Dr Edward Stone hung up his stethoscope for the remainder of 2017. Somewhat unexpectedly, he had the entire week off after Christmas and he wasn’t due to return to work until 2018. He lay back in his leather armchair in front of a roaring fire and allowed the pleasant, burning sensation of whisky to pass through his chest.
He closed his eyes and reflected on the challenging year. Three months after one of his Partners emigrated to Australia, his Senior Partner was diagnosed with breast cancer, forcing him to take up the reins. The sizzling sound of embers caused him to gently drift off to sleep until he was awoken by the strumming of a guitar.
Ed instantly recognised the sound as a traditional folk tune of Peru, where he spent a year on an archaeological dig during his first degree. His solitude was abruptly interrupted by the sound of his father:
‘You can’t sit around playing the guitar and drinking home brewed beer all your life. Get yourself a vocation.’
The ghost of GP Past transported him back to happier times… no inspections, no targets and very few complaints
So, he did. He followed in his father’s footsteps and studied Medicine before becoming a GP. The ghost of GP Past transported him back to happier times within his father’s practice. No inspections, no targets and very few complaints. And as a child at Christmas, Ed would receive dozens of presents from his father’s patients, as they watched him grow older.
‘Things aren’t so bad now, are they?’ Ed thought. He wandered around his empty house, the silence piercing through his temples ever since Mel and the kids left him a year earlier.
The ghost of GP Present exposed Mel and the kids laughing and playing Monopoly in her new boyfriend’s house. It also revealed grainy images of his former university friend surfing the waves after he had settled in Nicaragua. He felt winded by the pang of remorse and wondered how different his life would have been if he stayed in Peru.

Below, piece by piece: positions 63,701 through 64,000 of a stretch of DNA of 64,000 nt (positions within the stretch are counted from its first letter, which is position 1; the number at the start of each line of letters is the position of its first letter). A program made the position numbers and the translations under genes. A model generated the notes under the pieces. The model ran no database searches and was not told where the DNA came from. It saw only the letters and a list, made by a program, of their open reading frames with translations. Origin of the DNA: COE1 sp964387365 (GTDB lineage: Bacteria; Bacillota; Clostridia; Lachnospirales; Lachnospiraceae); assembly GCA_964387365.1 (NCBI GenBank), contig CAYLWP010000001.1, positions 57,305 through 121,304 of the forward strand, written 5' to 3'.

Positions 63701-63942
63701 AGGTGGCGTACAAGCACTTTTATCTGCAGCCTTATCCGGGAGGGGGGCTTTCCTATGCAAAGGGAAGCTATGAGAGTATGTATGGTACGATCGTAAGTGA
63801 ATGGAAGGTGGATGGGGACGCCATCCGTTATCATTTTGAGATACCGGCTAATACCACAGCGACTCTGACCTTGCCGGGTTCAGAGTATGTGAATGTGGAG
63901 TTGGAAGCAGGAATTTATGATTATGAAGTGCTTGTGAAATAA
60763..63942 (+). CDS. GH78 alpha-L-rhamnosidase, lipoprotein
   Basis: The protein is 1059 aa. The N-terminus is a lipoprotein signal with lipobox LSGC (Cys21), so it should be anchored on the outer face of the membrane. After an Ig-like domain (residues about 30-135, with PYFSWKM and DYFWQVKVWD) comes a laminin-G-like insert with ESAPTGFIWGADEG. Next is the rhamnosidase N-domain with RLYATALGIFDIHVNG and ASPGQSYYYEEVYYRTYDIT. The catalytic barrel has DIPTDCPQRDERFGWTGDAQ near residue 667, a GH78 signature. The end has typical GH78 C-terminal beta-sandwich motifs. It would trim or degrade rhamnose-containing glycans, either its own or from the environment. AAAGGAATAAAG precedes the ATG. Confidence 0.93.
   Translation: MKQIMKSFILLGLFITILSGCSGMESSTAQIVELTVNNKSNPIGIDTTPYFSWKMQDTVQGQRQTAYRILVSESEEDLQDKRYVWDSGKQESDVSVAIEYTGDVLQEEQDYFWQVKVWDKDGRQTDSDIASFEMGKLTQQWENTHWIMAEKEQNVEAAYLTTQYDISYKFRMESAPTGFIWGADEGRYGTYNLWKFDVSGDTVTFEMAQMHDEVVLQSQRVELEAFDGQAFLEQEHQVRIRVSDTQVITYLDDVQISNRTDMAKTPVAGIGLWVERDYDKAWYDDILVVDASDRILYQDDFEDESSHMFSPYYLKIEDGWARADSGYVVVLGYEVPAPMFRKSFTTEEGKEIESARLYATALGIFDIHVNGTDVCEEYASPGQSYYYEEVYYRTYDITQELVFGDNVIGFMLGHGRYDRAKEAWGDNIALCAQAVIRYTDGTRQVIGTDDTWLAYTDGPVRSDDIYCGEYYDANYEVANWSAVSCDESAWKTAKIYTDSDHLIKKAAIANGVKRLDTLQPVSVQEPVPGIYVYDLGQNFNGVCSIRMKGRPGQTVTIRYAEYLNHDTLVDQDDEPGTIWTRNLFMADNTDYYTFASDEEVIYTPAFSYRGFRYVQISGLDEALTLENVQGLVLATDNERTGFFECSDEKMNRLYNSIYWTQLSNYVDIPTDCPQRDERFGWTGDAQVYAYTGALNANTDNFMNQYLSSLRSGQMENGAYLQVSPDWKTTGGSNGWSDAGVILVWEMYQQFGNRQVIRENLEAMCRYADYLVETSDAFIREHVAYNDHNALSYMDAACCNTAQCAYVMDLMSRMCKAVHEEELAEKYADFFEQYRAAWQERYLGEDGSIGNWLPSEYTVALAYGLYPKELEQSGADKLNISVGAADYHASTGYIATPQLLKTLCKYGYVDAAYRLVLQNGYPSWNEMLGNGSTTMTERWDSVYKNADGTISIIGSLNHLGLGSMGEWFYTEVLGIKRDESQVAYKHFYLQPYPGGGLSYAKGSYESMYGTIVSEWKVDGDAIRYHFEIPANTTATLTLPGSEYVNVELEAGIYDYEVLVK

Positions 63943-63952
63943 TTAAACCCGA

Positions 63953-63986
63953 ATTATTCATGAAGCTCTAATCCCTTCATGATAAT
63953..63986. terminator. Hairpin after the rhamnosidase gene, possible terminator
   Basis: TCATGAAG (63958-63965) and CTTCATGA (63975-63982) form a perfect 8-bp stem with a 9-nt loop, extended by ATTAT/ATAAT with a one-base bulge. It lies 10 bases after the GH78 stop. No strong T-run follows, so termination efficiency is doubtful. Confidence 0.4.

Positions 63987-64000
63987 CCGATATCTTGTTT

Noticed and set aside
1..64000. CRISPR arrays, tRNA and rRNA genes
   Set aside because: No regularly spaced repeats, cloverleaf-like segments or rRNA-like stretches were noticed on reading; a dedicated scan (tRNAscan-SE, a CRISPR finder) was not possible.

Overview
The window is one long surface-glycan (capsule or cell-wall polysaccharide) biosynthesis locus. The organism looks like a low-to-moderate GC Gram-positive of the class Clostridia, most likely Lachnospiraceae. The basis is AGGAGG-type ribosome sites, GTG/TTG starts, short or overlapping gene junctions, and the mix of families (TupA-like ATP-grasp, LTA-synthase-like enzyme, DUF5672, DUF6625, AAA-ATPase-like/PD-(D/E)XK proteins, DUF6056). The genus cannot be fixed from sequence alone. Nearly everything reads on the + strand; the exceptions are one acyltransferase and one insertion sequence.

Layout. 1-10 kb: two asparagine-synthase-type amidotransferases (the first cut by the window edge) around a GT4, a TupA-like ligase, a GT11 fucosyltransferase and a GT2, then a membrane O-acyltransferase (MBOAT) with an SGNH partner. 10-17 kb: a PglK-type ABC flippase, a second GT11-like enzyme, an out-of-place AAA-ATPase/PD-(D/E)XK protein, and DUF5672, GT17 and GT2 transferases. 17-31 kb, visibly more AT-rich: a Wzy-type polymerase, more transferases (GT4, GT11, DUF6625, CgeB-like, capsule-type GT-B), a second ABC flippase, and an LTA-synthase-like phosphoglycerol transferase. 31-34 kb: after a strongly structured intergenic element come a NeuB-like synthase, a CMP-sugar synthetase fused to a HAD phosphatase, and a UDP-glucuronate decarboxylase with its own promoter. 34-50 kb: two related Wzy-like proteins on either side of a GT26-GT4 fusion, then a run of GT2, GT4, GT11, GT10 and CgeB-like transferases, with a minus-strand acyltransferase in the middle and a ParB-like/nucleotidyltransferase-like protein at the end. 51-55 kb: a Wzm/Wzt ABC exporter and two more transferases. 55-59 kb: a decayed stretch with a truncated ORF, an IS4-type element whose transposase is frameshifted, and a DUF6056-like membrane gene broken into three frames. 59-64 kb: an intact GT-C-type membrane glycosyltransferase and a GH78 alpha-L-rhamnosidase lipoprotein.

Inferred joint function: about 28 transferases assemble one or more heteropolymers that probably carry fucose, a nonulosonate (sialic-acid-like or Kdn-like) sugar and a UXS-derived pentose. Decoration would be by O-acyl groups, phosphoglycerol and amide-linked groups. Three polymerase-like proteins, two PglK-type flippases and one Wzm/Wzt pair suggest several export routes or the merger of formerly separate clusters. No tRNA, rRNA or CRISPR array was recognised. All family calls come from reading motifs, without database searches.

Tired of the present, his mind drifted forwards to the skiing trip he had planned for February. Instead he was faced with the nightmare ghost of GP Future.
He saw an unshaven man heating up baked beans in a tiny kitchen on Christmas Eve. He was surrounded by empty whisky bottles and piles of newspapers. As the man entered his poky sitting room, he recognised his MRCGP certificate hanging on the peeling wall. How is it possible he ended up living like this? Through the ghost of GP Future, he was able to see the images preceding this scene. A GP suspended from the GMC register, accused of sexual assault. A GP paralysed with depression following this false allegation; an allegation which was dismissed, but unable to work again. A GP haunted by his past but unable to forge a future.
Ed woke up in a cold sweat, unable to shake off these haunting visions. He had to do something to over-write his future before it was too late. He ran down to the basement and rummaged through every box until he eventually found it. A little battered but nothing a bit of tender, loving care couldn’t fix.
And then he walked out of his front door, passport in one hand and guitar in the other. And he knew now he would be hanging up his stethoscope forever.
Dr Shaba Nabi is a GP trainer in Bristol